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Synopsis

The Egyptian protests in early 2011 took many by surprise. In the days immediately following, commentators wondered openly over the changing situation across the Middle East. But protest is nothing new to Egypt, and labor activism and political activism, most notably the Kifaya (Enough) movement, have increased dramatically over recent years. In hindsight, it is the durability of the Mubarak regime, not its sudden loss of legitimacy that should be more surprising. Though many have turned to social media for explanation of the events, in this book, Samer Soliman follows the age-old adage—follow the money.

Over the last thirty years, the Egyptian state has increasingly given its citizens less money and fewer social benefits while simultaneously demanding more taxes and resources. This has lead to a weakened state—deteriorating public services, low levels of law enforcement, poor opportunities for employment and economic development—while simultaneously inflated the security machine that sustains the authoritarian regime. Studying the regime from the point of view of its deeds rather than its discourse, this book tackles the relationship between fiscal crisis and political change in Egypt.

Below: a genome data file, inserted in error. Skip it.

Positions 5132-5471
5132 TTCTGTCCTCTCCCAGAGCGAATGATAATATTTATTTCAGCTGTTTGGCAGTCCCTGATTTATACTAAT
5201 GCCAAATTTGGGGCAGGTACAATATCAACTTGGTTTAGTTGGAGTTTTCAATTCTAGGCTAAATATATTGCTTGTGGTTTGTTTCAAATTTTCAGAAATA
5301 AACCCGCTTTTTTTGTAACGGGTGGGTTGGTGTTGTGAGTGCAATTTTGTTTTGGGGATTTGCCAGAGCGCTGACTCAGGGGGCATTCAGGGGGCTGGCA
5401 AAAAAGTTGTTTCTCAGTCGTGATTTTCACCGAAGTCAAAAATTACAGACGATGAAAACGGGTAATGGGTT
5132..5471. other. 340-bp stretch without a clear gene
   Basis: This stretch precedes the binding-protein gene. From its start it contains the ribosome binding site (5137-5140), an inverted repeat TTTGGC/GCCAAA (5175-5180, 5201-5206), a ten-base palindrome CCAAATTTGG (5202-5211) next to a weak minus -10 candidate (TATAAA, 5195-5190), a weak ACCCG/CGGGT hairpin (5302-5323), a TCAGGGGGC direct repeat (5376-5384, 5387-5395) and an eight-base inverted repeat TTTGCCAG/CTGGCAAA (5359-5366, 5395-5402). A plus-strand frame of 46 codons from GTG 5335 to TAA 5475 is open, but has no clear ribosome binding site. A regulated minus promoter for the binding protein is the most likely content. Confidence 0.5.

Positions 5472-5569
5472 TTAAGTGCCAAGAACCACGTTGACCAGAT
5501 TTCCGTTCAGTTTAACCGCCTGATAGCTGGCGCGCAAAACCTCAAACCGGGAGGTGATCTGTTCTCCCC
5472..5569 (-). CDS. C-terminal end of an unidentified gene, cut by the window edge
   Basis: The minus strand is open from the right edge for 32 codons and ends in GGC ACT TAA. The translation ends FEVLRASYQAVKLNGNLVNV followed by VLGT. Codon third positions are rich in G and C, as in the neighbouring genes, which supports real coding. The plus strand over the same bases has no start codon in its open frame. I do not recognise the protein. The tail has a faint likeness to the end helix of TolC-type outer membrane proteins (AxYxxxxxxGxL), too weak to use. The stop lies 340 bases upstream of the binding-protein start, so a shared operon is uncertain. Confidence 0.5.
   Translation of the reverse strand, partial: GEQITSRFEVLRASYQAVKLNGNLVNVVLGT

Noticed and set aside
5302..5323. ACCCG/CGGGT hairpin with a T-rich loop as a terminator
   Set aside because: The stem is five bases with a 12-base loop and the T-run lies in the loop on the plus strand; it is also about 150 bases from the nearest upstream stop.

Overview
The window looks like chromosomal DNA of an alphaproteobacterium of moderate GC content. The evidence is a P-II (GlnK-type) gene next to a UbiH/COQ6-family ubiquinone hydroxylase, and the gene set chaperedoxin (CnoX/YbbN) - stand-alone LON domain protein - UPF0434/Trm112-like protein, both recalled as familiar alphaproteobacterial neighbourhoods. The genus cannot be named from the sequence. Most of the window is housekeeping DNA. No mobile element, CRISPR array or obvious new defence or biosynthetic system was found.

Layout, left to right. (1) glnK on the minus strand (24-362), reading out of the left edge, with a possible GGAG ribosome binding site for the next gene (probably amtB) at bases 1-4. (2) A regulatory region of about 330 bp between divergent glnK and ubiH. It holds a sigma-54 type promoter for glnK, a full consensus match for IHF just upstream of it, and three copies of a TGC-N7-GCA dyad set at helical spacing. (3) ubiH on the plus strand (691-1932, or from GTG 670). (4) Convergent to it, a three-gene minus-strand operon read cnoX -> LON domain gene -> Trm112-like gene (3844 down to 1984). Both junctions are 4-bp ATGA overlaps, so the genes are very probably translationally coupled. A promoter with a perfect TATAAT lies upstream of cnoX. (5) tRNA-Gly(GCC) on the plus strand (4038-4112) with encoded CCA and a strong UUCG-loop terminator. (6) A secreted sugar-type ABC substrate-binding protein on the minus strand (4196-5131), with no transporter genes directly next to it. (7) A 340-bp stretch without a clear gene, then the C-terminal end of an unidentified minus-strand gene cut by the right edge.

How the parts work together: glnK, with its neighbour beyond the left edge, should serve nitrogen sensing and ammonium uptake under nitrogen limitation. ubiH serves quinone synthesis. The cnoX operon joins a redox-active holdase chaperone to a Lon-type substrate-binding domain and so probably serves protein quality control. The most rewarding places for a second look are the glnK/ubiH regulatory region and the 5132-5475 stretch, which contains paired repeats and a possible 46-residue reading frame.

Ultimately, the Egyptian case is not one of the success of a regime, but the failure of a state. The regime lasted for 30 years because it was able to sustain and reproduce itself, but left an increasingly weakened state, unable to facilitate capitalist development in the country. The resulting financial crisis profoundly changed the socio-economic landscape of the country, and now is paving the way for political change and the emergence of new social forces.

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